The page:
The words “user” and “community” sure have been thrown around a lot recently. As companies try to create “communities” online, and embrace “users” and all the media they generate, we should ensure that the meaning of these words are not lost.
Rex Hammock explores the reasons Apple doesn’t get the same negative press that Dell does. His reasoning illustrates what community means to a brand:
- I have employees who have said that one of the reasons they like working here is because we all use Macs. For employees to comment on the “brand” of office equipment and note that it is “something special” about the place they work is, well, unusual.
- Apple has one of the most helpful “user communities” ever known. In fact, their “user community” is the role model for consumer “communities.” Indeed, I have a hard time thinking of another consumer brand (or even, media brand) “community” that is actually a “community” and not something a corporate communications or marketing department dreamed up and called a “community.”
- Apple users, perhaps because of their small (relatively speaking) numbers, have developed small tribes that hang out in places like MacAuthority in Nashville. Professional designers, filmmakers and musicians, for example, know that the local Apple Store is more geared to consumers than to them. If you are setting up a studio or editing bay, a place like MacAuthority is a god-send.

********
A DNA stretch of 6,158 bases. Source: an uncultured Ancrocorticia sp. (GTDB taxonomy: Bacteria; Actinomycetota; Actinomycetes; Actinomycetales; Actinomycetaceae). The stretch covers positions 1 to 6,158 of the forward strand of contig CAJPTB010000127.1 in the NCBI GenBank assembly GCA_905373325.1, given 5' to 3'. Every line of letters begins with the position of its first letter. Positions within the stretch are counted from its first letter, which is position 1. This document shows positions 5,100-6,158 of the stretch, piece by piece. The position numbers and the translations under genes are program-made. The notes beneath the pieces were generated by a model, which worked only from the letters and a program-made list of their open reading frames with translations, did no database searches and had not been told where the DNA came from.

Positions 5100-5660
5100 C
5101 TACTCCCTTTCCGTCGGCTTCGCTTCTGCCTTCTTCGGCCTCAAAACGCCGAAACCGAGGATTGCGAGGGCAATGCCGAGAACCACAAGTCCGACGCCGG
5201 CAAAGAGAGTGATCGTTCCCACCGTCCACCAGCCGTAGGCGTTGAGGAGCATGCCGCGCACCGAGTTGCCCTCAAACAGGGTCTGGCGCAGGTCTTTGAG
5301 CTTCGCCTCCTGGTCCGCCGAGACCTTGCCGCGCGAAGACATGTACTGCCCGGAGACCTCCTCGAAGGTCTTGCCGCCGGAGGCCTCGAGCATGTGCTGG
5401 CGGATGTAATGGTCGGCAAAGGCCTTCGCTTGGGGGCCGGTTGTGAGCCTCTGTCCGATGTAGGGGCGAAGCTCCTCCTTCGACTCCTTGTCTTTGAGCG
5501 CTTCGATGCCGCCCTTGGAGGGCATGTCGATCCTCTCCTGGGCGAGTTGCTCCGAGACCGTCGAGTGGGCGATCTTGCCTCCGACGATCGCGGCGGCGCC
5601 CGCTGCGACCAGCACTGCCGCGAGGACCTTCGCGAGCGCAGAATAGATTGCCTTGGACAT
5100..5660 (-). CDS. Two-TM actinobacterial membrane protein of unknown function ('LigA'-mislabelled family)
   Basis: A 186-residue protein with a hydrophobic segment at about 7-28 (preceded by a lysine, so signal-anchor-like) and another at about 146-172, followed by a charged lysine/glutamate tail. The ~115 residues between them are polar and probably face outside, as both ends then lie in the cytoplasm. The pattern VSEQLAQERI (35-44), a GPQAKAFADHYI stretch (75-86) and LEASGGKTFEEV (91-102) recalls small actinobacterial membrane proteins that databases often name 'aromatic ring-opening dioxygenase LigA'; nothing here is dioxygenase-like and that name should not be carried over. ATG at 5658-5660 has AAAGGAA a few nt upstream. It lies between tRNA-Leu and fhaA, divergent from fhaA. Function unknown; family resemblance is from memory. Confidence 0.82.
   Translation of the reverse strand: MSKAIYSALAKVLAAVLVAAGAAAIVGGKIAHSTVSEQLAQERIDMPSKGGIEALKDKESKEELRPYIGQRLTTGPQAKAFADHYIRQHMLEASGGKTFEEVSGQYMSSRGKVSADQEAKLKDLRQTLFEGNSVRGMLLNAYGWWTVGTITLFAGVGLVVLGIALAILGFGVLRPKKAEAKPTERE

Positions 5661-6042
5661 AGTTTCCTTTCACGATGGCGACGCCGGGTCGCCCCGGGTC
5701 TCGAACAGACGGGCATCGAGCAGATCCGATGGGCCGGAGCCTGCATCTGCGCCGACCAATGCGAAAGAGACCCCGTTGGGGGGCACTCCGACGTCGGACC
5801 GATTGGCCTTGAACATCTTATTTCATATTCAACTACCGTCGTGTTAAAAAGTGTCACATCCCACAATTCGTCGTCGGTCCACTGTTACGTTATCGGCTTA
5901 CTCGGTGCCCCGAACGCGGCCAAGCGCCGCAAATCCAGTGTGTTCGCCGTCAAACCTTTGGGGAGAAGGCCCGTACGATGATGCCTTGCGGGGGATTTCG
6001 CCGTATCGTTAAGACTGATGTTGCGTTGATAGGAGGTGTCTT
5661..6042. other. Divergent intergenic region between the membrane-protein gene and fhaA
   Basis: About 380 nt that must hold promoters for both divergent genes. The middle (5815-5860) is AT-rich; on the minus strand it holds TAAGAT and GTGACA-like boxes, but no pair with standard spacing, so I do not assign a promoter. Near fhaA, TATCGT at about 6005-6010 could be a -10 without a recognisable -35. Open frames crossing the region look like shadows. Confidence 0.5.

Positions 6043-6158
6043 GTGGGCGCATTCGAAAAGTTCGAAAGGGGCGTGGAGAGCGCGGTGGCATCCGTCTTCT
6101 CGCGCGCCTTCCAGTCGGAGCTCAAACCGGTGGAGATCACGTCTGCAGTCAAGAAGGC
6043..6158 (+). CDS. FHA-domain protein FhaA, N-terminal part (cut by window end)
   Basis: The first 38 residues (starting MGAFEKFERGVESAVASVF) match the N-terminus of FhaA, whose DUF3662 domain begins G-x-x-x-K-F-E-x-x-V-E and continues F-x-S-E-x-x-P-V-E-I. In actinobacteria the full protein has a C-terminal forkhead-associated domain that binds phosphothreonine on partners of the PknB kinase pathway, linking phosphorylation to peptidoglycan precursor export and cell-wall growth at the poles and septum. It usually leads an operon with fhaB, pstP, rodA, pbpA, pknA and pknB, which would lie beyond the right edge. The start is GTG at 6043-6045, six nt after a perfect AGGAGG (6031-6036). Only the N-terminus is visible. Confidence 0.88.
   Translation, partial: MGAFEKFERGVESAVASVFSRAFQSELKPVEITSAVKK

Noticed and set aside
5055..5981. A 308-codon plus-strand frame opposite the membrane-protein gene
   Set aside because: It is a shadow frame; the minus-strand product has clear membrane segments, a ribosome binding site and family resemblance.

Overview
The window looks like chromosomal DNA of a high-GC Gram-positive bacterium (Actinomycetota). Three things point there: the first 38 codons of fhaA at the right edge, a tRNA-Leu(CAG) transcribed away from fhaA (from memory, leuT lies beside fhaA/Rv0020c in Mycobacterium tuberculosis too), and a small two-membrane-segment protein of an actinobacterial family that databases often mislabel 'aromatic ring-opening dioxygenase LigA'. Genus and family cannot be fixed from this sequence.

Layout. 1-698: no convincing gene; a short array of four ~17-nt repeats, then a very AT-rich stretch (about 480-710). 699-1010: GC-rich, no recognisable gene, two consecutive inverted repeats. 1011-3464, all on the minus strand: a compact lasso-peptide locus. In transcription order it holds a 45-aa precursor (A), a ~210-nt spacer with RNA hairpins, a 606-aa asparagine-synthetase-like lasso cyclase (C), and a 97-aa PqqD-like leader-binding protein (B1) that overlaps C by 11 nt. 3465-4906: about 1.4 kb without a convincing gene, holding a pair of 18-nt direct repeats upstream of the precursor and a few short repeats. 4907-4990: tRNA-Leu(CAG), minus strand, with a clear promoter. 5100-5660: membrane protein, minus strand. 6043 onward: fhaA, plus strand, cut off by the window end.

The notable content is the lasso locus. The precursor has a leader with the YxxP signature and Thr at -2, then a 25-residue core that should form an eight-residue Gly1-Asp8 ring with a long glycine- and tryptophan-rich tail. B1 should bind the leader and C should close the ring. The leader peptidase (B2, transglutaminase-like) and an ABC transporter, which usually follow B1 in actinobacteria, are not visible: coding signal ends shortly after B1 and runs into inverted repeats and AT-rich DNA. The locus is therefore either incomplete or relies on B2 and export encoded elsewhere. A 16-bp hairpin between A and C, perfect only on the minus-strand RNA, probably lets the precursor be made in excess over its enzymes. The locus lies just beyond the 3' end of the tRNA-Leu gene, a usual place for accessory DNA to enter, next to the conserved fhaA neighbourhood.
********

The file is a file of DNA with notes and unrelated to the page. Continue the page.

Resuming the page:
- Apple has hosted a user discussion forum for as long as I can remember.
- The proliferation of Apple stores gives the appearance (and reality) of the chance to interact with a live human-being that can help you solve your Mac delimma.
- My Mac is a part of me. It transcends being merely a “tool” or piece of equipment. I spend half my life touching it in some way. I run a business with it. I communicate with the world — and my family — with it. I am convinced — for many reasons — my Mac is special.
Is this the same thing as setting up a MySpace page, viewing videos on YouTube, commenting on a blog, or posting photos to Flickr? In some cases, definitely. However, community is hard to create – it is not a matter of “if you build it, they will come.” And for many who have had some success with individuals interacting on their site, I wonder about the long term viability of these tenuous “communities.” Do some sites set the bar too low – relying only on web metrics to define their “community?”
I am not sure if we are in a Web 2.0 bubble or not, but there seems to be an awful lot of companies emergining online, all hoping that you will become an active member in their community. Like any business environment, many of these companies will not survive. Mix in the ability for individuals to become the epicenter of communities via blogs and the like, and you suddenly have a very competitve landscape for something such as “community.”
In your everyday life, how many communities do you belong to? I mean actively participate in? Probably a handful, even including work and family. Why? Because it takes a huge commitment to become engaged and stay engaged. So many people I know are inundated with too many things to do – they are very wary of further commitments.
Apple is often an easy example, but it is because they are so rare. However, they illustrate the true value and power of what a community can mean to a brand. I wonder if recreating this is more about serendipity than web metrics.